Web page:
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Montevideo, November 29th 2022 - 00:19 UTC

 

 

FAO project helps Uruguayan family-farms increase production and soil recovery

Wednesday, August 24th 2022 - 09:48 UTC
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Despite decades of tireless work, Maria Teresa and Abayubá’s farm had stagnated in productivity Despite decades of tireless work, Maria Teresa and Abayubá’s farm had stagnated in productivity
However the couple learnt strategies to improve the soil, manage grasslands and natural resources more sustainably and reduce the greenhouse gas emissions However the couple learnt strategies to improve the soil, manage grasslands and natural resources more sustainably and reduce the greenhouse gas emissions

With financial support from the Global Environment Facility (GEF), FAO’s Livestock and Climate project approached producer organizations in Uruguay to assess the situation of individual farms and help implement climate smart strategies that not only enhance meat production but also encourage the re-growth of vegetation and the return of biodiversity.

Fifty years ago, Maria Teresa De Los Santos and her husband Abayubá Rivas inherited the 495-hectare cow and sheep farm situated in the Salto department in northern Uruguay. This San Ceferino farm had been in Abayubá’s family since he was born. When his father passed away and it became Abayubá’s responsibility, Maria Teresa left her job as a schoolteacher to work on the farm.

Over the decades, with the knowledge that they had, Maria Teresa and Abayubá spent enormous amounts of time and energy working on the natural grasslands and making their livestock as productive as possible to feed their family of six, including two sons, one daughter and one grandson who lived with them. Their considerable efforts were enough to provide food and basic needs for their family but very little else. With the house in disrepair and the farm needing infrastructure upgrades, Maria Teresa and Abayubá looked for opportunities to improve their livelihood.

At this time, a team from FAO’s Livestock and Climate (Ganadería y Clima) project came to this area to present to producer organizations, and Maria Teresa’s was one of them. Both she and Abayubá got very interested in the prospect of improving their farming income and becoming more resilient to climate change while reducing the physical labor the farm required. After the team’s presentation, they submitted their application and were accepted to the program.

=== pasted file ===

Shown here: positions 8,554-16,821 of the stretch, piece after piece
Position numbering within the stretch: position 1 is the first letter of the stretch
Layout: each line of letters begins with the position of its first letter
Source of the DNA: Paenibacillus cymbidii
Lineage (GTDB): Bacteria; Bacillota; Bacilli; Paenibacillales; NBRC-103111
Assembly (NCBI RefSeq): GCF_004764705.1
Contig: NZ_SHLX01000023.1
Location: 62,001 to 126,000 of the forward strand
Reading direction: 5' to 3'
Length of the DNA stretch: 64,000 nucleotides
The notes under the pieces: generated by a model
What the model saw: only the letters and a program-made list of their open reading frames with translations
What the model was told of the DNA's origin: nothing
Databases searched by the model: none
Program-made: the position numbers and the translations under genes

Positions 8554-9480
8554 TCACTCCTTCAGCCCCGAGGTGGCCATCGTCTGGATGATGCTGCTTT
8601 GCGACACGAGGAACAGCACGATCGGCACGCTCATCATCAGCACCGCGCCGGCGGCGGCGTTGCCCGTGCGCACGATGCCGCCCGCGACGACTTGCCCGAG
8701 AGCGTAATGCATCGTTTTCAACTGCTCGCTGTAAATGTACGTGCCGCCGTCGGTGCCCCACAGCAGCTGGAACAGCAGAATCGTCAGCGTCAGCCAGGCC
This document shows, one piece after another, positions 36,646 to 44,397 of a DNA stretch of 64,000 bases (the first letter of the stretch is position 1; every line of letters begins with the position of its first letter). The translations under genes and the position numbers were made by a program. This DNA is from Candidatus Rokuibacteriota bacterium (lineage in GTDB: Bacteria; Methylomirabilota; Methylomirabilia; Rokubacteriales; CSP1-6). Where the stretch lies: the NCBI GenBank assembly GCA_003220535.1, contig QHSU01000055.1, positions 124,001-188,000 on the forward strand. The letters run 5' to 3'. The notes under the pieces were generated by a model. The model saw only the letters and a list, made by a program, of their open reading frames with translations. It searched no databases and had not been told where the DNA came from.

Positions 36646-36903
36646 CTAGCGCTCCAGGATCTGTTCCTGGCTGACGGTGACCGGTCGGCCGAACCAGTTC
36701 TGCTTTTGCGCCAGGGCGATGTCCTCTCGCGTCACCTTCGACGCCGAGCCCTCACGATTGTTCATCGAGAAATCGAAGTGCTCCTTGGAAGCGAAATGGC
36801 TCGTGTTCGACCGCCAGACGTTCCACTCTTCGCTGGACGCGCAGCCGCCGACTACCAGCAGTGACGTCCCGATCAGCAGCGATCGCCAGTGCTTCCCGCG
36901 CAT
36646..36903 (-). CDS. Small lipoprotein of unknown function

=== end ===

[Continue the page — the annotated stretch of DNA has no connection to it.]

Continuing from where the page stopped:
Their family is one of the 62 selected to partner in this FAO project led by the Uruguayan Ministry of Livestock, Agriculture and Fisheries and the Ministry of Environment, with financial support from the Global Environment Facility (GEF). Under the technical direction of FAO, the field work is executed by the Agricultural Research Institute and the Faculty of Agronomy of Uruguay. The project works with farmers to implement climate-smart livestock practices that improve production, increase incomes and at the same time reduce greenhouse gas emissions and restore natural ecosystems.
At the onset of the project, Luisina Torres, an extension officer, worked with the family to analyze their current situation and identify their goals. The farm was underperforming and producing less meat than it should have due to scarce forage for the herd. In addition, the soil conditions on their farm, which had been poor to start, had only gotten worse with the changing weather conditions.
With the assistance of the extension officer, the couple learned strategies to improve the soil, manage grasslands and natural resources more sustainably and reduce the greenhouse gas emissions of their livestock. These strategies included adjusting the quantity of fodder to the body condition of the animals and not overgrazing the pastures to promote re-growth.
With these and other strategies, the increase of forage, which was key to improve the whole efficiency of the system, was achieved in spite of the past two years of severe drought, water scarcity and other adverse climatic conditions.
In one year, Maria Teresa and Abayubá’s farm increased meat production from 57 kilograms/hectare to 86 kilograms/hectare, leading to a net income increase from 56 USD/hectare to 132 USD/hectare. From the environmental side, they reduced GHG emissions from 20 kilograms of CO2 equivalent per kilogram of meat to 14 kilograms of CO2 equivalent per kilogram of meat. Thanks to better management of the grasslands and a halt in overgrazing, there is also an increase in the amount of vegetation cover, more photosynthetic area, and thus more retention of carbon in the leaves and roots of plants. This has also resulted in a visible increase in the flora, birds and general biodiversity of their lands.
This extra income generated by the project’s changes has allowed the family to enhance the farm’s infrastructure and repair their house.
As Abayubá and Maria Teresa are very active in their community, many others followed their lead, wanting to implement these same practices on their farms as well.
In just one year of working with just over 60 producer families from different parts of the country, this initiative has achieved inspiring results. On average, 60 percent of farms improved their net income by 50 percent, while cattle production per hectare increased by 10.3 percent and sheep production by 15 percent. Costs have fallen by seven percent and the intensity of greenhouse gas emissions per kilogram of meat has fallen by 16 percent. FAO and local organizations have begun to pilot the Livestock and Climate project with other producers in order to scale up and more widely spread these environmental achievements and economic benefits throughout the country.

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